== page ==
Executive in WV Spill Pleads Guilty, Gets His Bentley and Millions Back
Former Freedom Industries president Gary Southern also faces up to three years in prison for role in massive 2014 chemical leak
Former Freedom Industries president Gary Southern on Wednesday pleaded guilty to pollution crimes for his company's role in a massive chemical spill in West Virginia in January 2014.
Southern is the last of six Freedom officials to plead guilty in the spill, which saw more than 7,000 gallons of hazardous waste pour from a damaged tank into West Virginia's Elk River—contaminating the state's largest public water supply, which serves 300,000 people.
Following the guilty plea, Southern faces a minimum of 30 days and a maximum of three years in prison and a fine of $300,000. Sentencing hearings are scheduled for December.
The Charleston Gazette reports:
In a hearing before U.S. District Judge Thomas Johnston, Southern pleaded guilty to negligent discharge of a pollutant, unlawful discharge of refuse into a stream, and negligent violation of a water pollution permit.
“Guilty, your honor,” Southern said three times when asked by Johnston for his plea to each of the misdemeanor counts.
Asked if he committed the crimes he was pleading guilty to, Southern added, “Yes, your honor.”
Southern became a notorious public face for the company after a televised press conference showed him swigging bottled water—even as Kanawha Valley residents remained under an emergency "do not drink" order—and telling reporters he'd had a "long day."
Residents who expressed anger over Southern's callousness may not be quelled by the terms of his plea deal. Under those stipulations, Southern will get back many of the assets that were seized by authorities during the investigation into the spill—including a Bentley luxury car and $7.3 million from his bank account. However, Southern will also give up the right to sue the federal government over the property seizures, which his lawyers argued in court were illegal.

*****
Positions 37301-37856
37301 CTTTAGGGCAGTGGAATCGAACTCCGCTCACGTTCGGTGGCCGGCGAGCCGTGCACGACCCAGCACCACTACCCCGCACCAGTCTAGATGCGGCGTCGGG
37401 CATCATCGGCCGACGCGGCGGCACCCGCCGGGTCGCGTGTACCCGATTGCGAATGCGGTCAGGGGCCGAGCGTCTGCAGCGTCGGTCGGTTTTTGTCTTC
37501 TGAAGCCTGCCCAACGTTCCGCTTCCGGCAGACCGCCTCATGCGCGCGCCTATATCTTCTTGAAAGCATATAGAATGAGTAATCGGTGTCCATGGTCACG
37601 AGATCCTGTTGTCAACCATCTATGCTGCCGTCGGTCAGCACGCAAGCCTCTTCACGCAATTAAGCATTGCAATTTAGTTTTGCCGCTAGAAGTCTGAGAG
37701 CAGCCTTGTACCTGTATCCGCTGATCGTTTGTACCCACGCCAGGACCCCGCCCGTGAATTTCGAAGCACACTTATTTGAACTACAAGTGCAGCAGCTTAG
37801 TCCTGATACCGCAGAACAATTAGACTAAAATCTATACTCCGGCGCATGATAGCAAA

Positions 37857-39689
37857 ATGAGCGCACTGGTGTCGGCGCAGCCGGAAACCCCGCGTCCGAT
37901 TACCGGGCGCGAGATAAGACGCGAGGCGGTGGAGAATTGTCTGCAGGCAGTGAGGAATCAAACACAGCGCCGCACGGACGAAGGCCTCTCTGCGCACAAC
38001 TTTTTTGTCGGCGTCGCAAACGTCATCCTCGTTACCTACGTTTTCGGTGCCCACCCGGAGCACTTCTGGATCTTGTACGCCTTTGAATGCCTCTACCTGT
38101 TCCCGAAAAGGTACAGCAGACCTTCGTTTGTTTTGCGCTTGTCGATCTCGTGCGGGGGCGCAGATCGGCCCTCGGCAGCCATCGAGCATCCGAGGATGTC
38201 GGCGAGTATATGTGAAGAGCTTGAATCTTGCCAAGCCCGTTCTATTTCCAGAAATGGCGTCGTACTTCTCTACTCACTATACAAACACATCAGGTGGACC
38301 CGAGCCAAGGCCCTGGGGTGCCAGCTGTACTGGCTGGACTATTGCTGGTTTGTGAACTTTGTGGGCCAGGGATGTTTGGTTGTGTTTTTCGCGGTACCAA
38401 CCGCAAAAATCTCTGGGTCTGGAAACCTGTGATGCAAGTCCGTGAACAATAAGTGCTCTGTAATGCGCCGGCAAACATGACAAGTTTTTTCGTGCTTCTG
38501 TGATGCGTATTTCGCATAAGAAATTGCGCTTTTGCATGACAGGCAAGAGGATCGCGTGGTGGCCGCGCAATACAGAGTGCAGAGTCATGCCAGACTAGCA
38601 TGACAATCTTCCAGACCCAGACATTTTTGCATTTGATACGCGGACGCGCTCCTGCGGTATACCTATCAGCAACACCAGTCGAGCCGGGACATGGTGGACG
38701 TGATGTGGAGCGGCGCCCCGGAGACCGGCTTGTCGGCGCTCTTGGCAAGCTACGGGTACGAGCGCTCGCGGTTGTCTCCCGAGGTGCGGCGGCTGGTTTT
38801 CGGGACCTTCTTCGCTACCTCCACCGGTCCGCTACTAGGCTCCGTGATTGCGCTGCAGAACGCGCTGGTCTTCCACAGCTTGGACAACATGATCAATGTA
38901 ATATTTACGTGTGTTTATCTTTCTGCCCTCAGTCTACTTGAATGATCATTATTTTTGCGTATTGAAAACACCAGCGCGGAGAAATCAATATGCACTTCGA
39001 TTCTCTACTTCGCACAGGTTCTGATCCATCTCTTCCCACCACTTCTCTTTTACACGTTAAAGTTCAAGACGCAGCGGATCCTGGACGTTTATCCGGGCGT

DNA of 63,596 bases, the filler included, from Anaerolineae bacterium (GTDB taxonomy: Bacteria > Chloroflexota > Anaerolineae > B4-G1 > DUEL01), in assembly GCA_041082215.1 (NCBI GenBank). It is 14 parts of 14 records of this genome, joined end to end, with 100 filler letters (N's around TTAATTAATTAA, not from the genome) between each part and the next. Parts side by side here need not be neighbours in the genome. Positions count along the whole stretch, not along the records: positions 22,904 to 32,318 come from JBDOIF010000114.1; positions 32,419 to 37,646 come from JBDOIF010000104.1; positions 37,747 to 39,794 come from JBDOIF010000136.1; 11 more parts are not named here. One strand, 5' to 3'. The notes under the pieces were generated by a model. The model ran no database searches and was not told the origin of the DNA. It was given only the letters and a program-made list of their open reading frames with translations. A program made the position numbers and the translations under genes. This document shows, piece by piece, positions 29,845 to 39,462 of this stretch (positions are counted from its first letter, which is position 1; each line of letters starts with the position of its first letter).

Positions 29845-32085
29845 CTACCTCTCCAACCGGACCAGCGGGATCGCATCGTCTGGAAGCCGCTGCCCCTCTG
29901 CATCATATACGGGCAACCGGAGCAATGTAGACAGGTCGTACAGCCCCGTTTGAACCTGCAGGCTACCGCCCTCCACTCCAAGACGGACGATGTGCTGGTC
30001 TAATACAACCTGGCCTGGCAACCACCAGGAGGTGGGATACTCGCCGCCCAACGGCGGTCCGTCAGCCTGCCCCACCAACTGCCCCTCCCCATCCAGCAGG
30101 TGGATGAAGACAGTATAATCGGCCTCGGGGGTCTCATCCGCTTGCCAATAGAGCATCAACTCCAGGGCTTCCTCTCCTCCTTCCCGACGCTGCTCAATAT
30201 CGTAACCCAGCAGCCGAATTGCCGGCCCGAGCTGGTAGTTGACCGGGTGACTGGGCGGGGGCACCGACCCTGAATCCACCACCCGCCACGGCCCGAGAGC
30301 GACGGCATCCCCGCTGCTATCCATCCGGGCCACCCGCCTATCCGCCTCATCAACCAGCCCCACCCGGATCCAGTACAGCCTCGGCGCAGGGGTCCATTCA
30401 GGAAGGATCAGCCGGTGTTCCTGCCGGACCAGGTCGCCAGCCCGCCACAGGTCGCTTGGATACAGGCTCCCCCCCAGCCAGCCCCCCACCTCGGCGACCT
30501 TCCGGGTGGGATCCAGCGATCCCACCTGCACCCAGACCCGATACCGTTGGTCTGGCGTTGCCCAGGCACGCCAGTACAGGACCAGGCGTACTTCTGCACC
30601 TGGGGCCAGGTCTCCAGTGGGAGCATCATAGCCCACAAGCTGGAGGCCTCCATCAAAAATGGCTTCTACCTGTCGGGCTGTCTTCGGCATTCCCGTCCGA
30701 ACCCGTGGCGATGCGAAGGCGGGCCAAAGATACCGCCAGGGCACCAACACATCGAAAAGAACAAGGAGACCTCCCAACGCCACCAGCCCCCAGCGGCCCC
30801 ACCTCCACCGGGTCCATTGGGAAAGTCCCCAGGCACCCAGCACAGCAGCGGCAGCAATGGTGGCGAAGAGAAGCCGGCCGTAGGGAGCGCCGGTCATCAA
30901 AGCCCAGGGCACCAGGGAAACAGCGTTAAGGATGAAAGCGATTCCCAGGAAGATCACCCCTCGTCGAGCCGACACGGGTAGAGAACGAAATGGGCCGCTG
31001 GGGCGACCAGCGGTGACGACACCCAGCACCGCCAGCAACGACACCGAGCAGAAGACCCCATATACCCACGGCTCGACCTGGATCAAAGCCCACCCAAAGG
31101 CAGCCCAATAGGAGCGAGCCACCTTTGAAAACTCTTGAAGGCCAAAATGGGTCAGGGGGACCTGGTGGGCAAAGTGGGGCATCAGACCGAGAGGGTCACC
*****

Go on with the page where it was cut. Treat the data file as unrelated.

Prosecutors will also drop 12 felony counts pending against Southern over separate allegations that he had hidden his personal wealth from the FBI while the bureau investigated Freedom's bankruptcy declaration last year.
However, U.S. Attorney Booth Goodwin—who previously warned that the charges would not be the end of the investigation into the spill—said the unanimous guilty pleas should serve as a "wake-up call" to other chemical company executives. "If you place our water at risk, you face prison time," Goodwin said during a press conference on Wednesday.
"You can't live without water," Goodwin said. "We have to make it crystal clear that this kind of behavior will not be tolerated."
As for why prosecutors returned Southern's assets and did not pursue more than $92,000 in cleanup reimbursement fees, Goodwin said the key to curbing environmental crimes was to send executives to jail rather than punish them financially.
"If you intentionally or even negligently allow the release of a pollutant into our water supplies, it’s not about writing a check," Goodwin said. "It's about potentially checking your three-piece suit for a prison jumpsuit."